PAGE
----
Mobile Multimedia Communications / Edition 1by David Goodman
Pub. Date: 08/14/2007
Publisher: Springer US
In 1997, the two hottest topics in information technology are the Internet and mobile communications. Each one has the enthusiastic attention of the consuming public, investors. and the technical community. In a time of rapid expansion, they both face technical obstacles to meeting the public's high expectations. This situation stimulates a high volume of research… See more details below
In 1997, the two hottest topics in information technology are the Internet and mobile communications. Each one has the enthusiastic attention of the consuming public, investors. and the technical community. In a time of rapid expansion, they both face technical obstacles to meeting the public's high expectations. This situation stimulates a high volume of research in both areas. To bring the Internet into the twenty-first century. the research community focuses on multimedia communications in which integrated systems store, transport. and process many types of information simultaneously. A major challenge is to meet the of each information service. This problem is separate performance requirements especially challenging when a system has to deliver broadband, real-time services such as full-motion video. Meanwhile. the mobile communications research community continues its long term struggle against the triple challenge of mobility. ether. and energy. "Mobility" refers to the changing locations of terminals. When terminals are mobile. networks have to determine their locations and dynamically establish routes for information. The networks also have to rearrange themselves in order to maintain links to terminals with active communications sessions. "Ether" refers to the problems of wireless communications including limited bandwidth. rapidly changing radio propagation conditions. mutual interference of radio signals. and vulnerability of systems to eavesdropping and unauthorized access. "Energy" refers to the fact that portable information devices carry their own power sources. The rate at which the batteries of cellular telephones and portable computers drain their energy has a strong effect on their utility.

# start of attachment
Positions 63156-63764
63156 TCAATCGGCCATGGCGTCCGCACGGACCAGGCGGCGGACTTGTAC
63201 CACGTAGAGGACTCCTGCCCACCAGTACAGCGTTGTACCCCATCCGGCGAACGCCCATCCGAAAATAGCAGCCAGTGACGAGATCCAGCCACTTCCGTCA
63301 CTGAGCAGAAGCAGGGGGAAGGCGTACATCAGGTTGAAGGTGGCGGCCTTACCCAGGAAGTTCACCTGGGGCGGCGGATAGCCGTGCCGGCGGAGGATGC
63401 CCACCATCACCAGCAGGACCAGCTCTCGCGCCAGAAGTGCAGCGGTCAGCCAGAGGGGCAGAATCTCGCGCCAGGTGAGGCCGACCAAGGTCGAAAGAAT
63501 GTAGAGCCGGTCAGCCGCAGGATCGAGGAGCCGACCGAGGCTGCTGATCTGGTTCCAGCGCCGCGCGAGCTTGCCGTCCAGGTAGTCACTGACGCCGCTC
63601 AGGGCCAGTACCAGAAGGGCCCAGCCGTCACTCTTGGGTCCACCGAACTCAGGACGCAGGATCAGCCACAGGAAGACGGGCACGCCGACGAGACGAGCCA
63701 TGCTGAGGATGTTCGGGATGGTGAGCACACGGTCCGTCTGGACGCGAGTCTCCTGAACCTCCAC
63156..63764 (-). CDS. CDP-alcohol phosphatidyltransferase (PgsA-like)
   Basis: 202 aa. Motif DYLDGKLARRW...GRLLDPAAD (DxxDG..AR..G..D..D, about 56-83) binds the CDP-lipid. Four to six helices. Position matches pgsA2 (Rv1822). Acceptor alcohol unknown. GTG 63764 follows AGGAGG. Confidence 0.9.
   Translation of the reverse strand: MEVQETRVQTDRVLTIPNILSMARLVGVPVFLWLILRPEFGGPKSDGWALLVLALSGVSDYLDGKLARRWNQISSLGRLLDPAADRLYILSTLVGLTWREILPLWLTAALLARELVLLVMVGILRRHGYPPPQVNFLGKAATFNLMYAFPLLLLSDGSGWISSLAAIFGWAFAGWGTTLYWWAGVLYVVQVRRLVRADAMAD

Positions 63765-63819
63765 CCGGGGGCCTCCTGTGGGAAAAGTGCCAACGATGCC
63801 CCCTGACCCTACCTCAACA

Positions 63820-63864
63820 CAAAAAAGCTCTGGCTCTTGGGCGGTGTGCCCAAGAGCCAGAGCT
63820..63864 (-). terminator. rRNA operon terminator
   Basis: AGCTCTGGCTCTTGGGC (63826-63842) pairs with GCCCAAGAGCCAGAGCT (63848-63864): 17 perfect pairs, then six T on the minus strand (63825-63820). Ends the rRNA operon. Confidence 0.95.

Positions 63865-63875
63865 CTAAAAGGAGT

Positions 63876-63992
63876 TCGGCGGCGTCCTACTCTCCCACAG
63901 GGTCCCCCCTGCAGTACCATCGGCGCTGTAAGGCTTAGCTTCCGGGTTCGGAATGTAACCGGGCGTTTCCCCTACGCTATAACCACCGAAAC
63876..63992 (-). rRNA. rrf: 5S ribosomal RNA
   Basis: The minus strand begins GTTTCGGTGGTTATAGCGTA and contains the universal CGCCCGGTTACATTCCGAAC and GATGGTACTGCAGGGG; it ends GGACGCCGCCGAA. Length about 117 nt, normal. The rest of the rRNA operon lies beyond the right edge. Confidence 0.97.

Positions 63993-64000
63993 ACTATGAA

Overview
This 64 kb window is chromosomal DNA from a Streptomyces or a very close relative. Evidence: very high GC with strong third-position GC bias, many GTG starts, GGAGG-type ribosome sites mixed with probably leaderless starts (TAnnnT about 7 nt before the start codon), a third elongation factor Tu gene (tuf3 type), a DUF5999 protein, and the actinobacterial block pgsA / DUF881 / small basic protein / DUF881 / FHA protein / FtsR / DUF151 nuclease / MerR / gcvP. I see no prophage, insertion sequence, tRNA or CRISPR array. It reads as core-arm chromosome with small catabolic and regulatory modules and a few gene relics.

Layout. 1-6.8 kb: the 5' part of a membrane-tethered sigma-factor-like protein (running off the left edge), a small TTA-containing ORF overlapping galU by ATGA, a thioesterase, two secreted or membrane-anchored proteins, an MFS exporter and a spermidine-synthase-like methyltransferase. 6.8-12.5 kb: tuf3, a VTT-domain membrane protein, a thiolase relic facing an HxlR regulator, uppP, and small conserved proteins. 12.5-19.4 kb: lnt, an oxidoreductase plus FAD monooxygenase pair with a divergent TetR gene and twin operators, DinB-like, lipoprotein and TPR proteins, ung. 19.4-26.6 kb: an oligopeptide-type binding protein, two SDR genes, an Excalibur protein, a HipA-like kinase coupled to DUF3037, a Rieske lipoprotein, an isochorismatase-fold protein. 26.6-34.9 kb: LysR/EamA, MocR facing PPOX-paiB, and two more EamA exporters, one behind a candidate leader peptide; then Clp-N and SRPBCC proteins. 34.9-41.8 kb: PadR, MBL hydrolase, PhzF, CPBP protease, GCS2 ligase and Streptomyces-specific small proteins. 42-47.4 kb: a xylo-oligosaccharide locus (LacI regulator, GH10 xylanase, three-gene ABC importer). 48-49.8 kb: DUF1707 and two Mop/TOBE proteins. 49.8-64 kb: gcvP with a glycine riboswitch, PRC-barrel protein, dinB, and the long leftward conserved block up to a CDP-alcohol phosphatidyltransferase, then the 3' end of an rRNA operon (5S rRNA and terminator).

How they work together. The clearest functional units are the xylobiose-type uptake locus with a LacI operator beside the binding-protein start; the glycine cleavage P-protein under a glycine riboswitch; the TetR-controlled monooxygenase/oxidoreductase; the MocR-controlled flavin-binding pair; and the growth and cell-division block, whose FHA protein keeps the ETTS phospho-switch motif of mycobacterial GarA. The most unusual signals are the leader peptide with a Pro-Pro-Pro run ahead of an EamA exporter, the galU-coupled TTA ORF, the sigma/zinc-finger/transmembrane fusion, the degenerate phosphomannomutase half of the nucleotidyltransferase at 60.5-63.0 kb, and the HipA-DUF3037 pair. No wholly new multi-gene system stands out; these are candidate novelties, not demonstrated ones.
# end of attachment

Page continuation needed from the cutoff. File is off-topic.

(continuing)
- Springer US
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Table of Contents
Networks: Limits and Challenges for Wireless ATM; E. Ayanoglu, et al. Wireless Intelligent ATM Network; F.-C. Cheng, J.M. Holtzman. An Active Network Architecture for ATM WANS; A.B. Kulkarni, et al. Forest Fire Monitoring Using a GSM Based System; F.M.S. Ramos, et al. Prools. End-To-End Programmability for QOS Controlled Mobility in ATM Networks and Their Wireless Extension; A.T. Campbell. Loss Profiles at the Link Layer; K. Brown, S. Singh. Mobile-TCP: An Asymmetric Transport Prool Design for Mobile Systems; Z.J. Haas. Media Access: Adaptive Packet Reservation Multiple Access (A-PRMA) for Broadband Wireless ATM; S. Norskov, et al. R-TDMA: A Dynamic Multiple Access Prool Using Bandwidth on Demand and Priorities; G.R.J. Linnenbank, et al. Performance Evaluation of Reserved Idle Signal Multiple Access with Collision Resolution; F. Watanabe, et al. Signal Processing: Design Experience with an Integrated Testbed for Wireless Multimedia Computing; C. Chien, et al. Performance of Punctured Codes for Wireless ATM Networks; M. Barton, L.F. Chang. OFDM with Diversity and Coding for High-Bit-Rate Mobile Data Applications; L.J. Cimini, Jr., N.R. Sollenberger. 21 Additional Articles. Index.
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